Opulence. If Monday evening had to be summed up in one word, none would describe it better. No matter whether you focus on the ambience, the culinary performances, the artistic program, the guests (Black Tie!) – or above all, of course, on the fine wines that were served.
Dom Pérignon invited around 120 guests to the Laeiszhalle in Hamburg for a joint stage dinner. A wonderful location, whose large hall is for me one of the most beautiful in the Hanseatic city and in which I have already seen numerous concerts. This time, however, the roles were reversed, with the guests taking their places on stage. In addition to the Monteverdi Choir and the Hamburg Girls’ Choir, the Berlin Symphony Orchestra, dancers from the Berlin State Ballet School and the Flying Steps Academy performed in the stalls and in the stands – with an exciting mixture of break dance and contemporary dance to the music of Johann Sebastian Bach. The evening was led by Friedrich Lichtenstein, who was in the best of moods.
But for me, of course, the culinary works of art were particularly in focus. When does the opportunity arise to be cooked for by all three of Hamburg’s 2-star chefs, Karlheinz Hauser, Christoph Rüffer and Thomas Martin, at the same time on the same evening. The menu was accompanied by three different Dom Pérignon vintage champagnes: Dom Pérignon Vintage 2004, Dom Pérignon P2 1998 and Dom Pérignon Rosé 2003.
Both the excellent Dom Pérignon Vintage 2004 was served as an amuse to the reception, as well as a large number of delicious and artisanal fantastic petitessen, such as an Iberico pork belly with ponzu mango cucumber or beautiful foie gras lollipops with passion fruit & goat cheese and macarons with calf’s liver.
The on-stage menu was introduced by Thomas Martin, first with a fabulous herb-crusted organic salmon that was paired with Osietra caviar, providing an ideal balance to the Vintage 2004. As well as a velvet soup of Norway lobster. An excellent start that makes you want to visit Jakob’s restaurant.
The Cordon Bleu of sweetbreads and foie gras irritated some guests at our table a bit, but at the same time it was an exciting and courageous combination. Especially since his companion, a Dom Pérignon P2 1998, with its great depth of flavor and complexity, held up very well against this dish. Recently, exactly this second plénitude, that is, the second phase of life into which this vintage has now entered, was praised by Esquire as the top recommendation for collectors.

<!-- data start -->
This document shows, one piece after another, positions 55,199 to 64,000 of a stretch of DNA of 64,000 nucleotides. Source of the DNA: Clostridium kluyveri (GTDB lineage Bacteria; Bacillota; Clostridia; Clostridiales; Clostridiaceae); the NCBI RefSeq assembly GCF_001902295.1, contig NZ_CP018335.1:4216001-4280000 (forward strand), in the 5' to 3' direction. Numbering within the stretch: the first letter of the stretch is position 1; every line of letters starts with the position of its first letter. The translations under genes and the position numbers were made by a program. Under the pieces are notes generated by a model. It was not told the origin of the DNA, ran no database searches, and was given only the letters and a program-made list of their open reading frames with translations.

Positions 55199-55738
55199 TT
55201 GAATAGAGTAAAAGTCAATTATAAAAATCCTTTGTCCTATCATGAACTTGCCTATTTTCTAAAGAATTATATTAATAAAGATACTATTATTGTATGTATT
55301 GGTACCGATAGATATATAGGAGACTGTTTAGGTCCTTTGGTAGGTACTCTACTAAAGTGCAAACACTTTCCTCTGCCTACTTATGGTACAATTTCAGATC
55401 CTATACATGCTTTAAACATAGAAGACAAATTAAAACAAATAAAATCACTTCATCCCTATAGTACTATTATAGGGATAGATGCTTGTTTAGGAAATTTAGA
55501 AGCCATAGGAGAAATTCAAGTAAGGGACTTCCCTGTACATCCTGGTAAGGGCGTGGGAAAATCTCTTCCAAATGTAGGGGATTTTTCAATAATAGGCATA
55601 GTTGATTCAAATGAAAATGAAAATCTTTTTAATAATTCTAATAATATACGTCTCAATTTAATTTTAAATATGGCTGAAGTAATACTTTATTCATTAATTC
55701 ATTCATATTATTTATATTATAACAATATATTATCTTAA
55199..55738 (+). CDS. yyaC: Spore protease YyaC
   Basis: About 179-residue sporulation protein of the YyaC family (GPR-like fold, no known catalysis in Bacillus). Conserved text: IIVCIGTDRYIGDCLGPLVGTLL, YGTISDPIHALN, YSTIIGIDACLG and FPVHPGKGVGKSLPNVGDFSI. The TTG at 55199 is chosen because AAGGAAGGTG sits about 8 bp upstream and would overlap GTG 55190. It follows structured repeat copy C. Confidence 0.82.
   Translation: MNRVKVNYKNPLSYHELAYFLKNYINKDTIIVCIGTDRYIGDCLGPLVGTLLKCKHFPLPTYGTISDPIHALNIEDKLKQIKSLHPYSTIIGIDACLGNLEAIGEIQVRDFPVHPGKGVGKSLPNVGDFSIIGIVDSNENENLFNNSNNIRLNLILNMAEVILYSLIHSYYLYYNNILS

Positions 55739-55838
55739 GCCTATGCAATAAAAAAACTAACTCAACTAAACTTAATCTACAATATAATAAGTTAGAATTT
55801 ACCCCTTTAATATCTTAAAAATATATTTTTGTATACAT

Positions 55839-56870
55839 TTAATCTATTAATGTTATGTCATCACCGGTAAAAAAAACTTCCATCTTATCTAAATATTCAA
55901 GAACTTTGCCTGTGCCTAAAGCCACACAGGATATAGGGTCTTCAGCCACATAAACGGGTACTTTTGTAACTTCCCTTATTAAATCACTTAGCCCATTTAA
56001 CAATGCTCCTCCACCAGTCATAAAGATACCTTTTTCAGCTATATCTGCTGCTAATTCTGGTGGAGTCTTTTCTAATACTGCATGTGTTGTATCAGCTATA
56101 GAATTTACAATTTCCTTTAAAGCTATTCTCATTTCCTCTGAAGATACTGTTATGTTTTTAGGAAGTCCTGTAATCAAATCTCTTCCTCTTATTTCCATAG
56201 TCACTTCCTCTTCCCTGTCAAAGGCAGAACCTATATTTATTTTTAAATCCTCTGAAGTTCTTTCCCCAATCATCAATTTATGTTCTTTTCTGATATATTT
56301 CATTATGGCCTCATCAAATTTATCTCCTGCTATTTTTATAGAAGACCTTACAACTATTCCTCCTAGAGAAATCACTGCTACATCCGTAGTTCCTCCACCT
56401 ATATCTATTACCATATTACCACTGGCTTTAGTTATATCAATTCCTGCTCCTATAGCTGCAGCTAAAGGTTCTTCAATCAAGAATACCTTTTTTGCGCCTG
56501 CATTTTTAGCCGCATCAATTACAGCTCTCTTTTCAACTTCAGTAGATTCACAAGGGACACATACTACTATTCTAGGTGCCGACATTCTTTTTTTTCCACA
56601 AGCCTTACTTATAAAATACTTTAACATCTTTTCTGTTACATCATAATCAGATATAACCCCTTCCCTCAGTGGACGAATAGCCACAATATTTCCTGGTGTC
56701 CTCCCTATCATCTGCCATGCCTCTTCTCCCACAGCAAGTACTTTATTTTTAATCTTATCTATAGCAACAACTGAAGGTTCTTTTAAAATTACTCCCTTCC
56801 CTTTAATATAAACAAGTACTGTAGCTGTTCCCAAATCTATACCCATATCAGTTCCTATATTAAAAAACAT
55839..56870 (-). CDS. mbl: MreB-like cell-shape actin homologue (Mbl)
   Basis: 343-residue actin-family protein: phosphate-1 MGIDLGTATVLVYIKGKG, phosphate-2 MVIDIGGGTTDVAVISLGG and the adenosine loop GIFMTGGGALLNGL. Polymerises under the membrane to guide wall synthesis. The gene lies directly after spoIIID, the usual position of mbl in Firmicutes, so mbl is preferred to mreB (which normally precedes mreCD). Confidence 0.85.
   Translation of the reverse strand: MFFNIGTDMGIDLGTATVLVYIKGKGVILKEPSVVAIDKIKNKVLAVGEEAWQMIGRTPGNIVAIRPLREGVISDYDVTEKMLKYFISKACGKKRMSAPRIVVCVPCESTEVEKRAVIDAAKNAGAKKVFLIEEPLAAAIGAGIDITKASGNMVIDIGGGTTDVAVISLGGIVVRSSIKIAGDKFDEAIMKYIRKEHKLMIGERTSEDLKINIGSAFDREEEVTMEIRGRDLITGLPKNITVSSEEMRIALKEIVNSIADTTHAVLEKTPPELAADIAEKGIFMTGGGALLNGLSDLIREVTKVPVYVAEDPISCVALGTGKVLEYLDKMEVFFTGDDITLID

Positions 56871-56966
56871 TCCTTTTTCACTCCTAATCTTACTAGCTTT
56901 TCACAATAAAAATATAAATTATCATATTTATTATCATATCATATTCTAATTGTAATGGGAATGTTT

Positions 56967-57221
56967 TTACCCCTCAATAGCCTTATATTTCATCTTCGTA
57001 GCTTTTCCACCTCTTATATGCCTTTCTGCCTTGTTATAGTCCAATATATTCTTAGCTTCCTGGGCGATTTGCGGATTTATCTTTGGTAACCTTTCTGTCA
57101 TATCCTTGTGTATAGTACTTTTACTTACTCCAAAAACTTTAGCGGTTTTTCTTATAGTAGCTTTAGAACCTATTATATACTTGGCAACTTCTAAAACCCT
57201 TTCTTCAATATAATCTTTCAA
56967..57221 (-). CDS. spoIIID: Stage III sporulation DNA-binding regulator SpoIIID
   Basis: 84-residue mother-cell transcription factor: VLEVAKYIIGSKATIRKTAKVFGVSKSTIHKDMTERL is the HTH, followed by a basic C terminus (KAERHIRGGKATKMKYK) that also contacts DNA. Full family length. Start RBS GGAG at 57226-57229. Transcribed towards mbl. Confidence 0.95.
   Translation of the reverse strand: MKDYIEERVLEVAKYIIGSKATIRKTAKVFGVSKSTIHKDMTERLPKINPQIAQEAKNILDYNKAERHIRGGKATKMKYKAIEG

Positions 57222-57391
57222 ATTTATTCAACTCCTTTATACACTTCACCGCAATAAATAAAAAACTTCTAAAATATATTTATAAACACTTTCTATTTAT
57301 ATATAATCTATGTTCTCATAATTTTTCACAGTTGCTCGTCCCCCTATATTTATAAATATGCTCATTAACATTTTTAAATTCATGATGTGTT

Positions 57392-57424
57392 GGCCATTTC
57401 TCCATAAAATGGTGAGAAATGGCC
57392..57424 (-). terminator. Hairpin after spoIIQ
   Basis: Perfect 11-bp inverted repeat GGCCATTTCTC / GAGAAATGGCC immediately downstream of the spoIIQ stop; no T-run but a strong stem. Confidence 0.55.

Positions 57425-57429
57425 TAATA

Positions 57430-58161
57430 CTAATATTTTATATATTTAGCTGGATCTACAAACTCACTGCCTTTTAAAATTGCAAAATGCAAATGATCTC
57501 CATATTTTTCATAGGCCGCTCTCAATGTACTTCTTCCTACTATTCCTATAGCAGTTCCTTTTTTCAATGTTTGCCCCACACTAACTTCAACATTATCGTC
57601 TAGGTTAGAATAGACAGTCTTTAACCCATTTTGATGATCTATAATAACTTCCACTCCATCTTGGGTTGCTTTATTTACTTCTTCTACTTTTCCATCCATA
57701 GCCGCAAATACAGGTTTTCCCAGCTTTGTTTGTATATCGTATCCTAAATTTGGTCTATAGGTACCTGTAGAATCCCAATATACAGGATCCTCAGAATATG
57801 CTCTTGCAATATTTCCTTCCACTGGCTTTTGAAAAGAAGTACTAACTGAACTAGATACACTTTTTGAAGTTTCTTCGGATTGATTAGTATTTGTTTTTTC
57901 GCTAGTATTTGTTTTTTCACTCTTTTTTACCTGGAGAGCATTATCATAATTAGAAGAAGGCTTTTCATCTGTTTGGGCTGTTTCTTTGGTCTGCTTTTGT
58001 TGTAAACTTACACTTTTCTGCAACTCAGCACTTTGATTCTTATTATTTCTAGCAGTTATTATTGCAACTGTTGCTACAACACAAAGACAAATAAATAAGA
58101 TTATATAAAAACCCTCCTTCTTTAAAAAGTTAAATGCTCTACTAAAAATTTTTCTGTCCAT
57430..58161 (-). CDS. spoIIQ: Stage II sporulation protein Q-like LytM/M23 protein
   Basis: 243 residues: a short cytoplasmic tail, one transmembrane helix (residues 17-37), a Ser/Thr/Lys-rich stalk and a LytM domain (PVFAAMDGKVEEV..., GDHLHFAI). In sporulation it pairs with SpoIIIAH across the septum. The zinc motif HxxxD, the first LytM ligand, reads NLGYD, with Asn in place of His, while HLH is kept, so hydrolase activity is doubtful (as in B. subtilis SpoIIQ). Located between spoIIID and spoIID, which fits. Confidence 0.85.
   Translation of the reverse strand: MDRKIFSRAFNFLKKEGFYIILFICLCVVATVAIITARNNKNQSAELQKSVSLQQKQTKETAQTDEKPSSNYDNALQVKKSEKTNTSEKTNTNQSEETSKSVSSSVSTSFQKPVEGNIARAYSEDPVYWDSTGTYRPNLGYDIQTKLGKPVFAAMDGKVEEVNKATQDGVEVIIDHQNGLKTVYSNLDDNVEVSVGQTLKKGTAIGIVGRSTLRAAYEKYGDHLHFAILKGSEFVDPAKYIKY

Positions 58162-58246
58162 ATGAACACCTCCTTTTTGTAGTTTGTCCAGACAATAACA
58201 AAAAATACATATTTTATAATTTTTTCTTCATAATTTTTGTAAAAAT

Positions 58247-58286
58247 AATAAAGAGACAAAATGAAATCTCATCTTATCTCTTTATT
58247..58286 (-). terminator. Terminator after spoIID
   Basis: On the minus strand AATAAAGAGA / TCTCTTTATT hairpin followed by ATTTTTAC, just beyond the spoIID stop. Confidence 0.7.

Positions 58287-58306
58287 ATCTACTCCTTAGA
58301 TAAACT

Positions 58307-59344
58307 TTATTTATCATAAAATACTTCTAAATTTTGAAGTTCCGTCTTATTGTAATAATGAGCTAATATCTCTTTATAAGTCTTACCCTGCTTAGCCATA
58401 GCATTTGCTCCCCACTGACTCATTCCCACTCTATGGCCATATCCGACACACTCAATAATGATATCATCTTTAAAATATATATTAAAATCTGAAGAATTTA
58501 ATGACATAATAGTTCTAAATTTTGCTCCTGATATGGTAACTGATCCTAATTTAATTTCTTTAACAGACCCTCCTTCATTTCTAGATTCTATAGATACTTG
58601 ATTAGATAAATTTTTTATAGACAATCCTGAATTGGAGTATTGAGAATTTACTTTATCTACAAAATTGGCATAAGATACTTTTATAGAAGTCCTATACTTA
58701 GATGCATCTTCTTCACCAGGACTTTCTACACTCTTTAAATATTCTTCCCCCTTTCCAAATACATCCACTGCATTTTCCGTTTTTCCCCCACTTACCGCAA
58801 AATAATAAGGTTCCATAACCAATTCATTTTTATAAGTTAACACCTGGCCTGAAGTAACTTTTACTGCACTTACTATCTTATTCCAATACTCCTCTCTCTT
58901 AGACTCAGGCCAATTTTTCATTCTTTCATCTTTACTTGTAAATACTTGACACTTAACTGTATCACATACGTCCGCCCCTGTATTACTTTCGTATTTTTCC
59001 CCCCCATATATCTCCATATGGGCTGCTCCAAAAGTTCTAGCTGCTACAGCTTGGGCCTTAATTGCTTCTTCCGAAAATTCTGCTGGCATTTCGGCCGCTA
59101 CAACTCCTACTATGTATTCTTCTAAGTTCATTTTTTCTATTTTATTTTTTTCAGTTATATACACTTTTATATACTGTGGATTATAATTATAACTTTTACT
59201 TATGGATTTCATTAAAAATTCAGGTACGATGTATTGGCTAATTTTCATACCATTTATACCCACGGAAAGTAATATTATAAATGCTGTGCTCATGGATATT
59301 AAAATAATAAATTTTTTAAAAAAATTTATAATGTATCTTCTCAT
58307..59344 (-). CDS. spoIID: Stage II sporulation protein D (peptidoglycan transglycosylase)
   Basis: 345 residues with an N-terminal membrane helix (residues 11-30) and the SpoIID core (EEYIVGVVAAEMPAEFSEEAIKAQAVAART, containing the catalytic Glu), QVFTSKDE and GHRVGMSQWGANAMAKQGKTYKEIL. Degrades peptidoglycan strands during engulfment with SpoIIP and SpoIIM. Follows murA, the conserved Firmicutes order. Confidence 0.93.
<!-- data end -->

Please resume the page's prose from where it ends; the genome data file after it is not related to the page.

All the more pleasing, of course, that it did not remain with a glass of this fantastic wine, because the second course of Christoph Rüffer was also so excellently accompanied. An almost classic combination, with the incredibly intense and perfectly sweet tomato in particular providing a brilliant focal point and managing to combine the individual elements perfectly.
After we had made friends with the P2 more and more closely during the demonstrations inserted in the meantime, another exciting and complex champagne followed the other two courses by Karlheinz Hauser. With the Merino lamb, Dom Pérignon served the Rosé Vintage 2003. An exceptional vintage, fragrant with burgundy, already exposed to heavy frost in spring and then to an unprecedented heat wave. This resulted in a small but fully mature harvest, which, by the way, was the earliest since 1822.
An extraordinary, fabulous evening, which we conclude with a glass or two of Dom Perignon Vintage 2004 Luminous and let it fade away together with the other guests and the musical sounds from the DJ balcony. And then someone says again that Hamburg does not offer culinary events at the highest level. Many thanks to the Dom Pérignon team and the host of the evening, Jens-Peter Gardthausen.